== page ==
OPS Seeks Overhaul of Power Sector Reforms, Regulatory Framework

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Members of the Organised Private Sector (OPS) yesterday called for overhaul of power sector reforms, describing the reforms as failing to meet the expectations of the business community, thereby affecting sustainability.

After four years of reforms, the stakeholders stated that the power situation is worse today before the modification, as operators have to contend with higher energy costs.

Members of the OPS, which include manufacturers and operators in the services sector, said the business environment remains difficult despite government’s efforts. They added that challenges bordering on logistics and transportation, harmonisation of taxes and regulations as well as inconsistency in policies continue to overshadow government’s efforts

However, the Federal Government while acknowledging these concerns, assured operators of a better second half of the year, adding that it remains committed to removing barriers to ease doing business in the country.

Speaking at the Presidential Policy Dialogue session organised by the Lagos Chamber of Commerce and Industry (LCCI), the President of the chamber, Dr. Nike Akande stated that some issues of concern to the business community are lingering and need to be addressed for the non-oil sector to contribute meaningfully to the economy.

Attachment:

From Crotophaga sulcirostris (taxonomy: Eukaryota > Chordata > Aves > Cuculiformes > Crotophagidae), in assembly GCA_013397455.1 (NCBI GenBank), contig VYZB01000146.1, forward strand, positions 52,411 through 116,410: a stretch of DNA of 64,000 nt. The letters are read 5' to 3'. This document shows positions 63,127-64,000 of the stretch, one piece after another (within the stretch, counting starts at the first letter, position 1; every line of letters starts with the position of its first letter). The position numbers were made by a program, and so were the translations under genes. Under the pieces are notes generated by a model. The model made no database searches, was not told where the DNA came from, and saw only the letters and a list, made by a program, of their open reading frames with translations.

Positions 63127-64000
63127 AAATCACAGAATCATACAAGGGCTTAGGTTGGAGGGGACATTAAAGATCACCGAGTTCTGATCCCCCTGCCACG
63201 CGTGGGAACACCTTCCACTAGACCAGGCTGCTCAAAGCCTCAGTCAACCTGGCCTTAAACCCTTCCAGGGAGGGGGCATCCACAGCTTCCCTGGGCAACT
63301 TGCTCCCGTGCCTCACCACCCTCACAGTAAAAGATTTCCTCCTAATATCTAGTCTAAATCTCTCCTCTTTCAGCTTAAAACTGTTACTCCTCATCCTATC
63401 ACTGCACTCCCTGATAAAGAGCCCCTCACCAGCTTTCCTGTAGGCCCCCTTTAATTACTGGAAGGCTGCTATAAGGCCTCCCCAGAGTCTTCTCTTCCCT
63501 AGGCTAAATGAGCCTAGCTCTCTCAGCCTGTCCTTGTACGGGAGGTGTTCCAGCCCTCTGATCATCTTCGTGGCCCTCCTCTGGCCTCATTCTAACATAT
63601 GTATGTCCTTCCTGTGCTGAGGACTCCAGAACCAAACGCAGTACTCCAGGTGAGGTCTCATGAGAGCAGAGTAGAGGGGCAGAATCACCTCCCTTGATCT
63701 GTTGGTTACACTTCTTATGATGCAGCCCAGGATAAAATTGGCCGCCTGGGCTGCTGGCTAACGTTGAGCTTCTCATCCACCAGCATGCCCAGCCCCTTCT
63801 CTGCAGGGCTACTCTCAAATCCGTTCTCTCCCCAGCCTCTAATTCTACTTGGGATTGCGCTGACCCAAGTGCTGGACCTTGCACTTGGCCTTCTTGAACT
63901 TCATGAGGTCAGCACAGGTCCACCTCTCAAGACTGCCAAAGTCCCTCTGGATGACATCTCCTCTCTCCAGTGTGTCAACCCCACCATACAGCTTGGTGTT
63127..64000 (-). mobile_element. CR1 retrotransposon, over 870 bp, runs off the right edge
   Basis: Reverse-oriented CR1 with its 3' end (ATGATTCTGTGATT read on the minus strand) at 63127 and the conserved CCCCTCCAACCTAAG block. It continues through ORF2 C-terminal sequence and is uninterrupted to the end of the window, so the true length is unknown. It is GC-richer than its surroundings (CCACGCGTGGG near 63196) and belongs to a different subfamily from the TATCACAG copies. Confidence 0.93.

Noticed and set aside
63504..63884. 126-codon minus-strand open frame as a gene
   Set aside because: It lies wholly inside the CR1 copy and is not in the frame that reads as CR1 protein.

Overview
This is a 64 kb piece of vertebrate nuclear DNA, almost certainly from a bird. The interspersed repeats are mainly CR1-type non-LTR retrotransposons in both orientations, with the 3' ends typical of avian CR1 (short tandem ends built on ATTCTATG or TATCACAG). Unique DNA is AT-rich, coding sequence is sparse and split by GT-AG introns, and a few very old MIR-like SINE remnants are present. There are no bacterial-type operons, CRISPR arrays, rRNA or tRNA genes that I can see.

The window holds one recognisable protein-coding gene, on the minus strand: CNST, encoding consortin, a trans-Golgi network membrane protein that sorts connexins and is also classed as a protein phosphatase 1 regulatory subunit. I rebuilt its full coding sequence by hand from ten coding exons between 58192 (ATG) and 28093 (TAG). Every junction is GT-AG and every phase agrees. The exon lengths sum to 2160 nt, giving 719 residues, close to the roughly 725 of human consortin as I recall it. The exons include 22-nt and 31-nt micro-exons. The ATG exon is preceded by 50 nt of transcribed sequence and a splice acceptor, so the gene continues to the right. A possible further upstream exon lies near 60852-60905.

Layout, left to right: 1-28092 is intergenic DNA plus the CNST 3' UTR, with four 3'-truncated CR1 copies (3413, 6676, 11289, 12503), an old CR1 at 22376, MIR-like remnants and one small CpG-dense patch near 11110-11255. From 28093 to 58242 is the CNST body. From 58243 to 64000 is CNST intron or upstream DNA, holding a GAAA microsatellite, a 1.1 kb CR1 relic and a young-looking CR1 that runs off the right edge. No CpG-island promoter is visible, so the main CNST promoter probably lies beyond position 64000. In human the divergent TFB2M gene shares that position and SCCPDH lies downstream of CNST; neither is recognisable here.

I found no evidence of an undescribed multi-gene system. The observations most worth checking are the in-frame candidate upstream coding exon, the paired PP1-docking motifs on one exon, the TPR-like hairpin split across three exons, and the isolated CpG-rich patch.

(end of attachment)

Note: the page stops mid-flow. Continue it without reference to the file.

Akande appealed for redress in addressing the power sector challenges as well as the liberalisation of the oil sector in order to lessen the financial burden on government and unlock investment potential in the sector.

“We are convinced that the Nigerian economy has strong fundamentals. The resources are enormous, the domestic market is large and the people are resourceful and enterprising. What is critical are the enablers. We are confident that the recent government initiatives on the ease of doing business would impact positively on the economy,” she added.

The Minister of Industry, Trade and Investment, Okechuckwu Enelamah said: “We have a $30 billion export initiative by the Nigerian Export Promotion Council (NEPC), but it is not enough and unless we create the environment for export to make us more competitive at the global market, we will not be able to achieve this.”

Source:The Guardian

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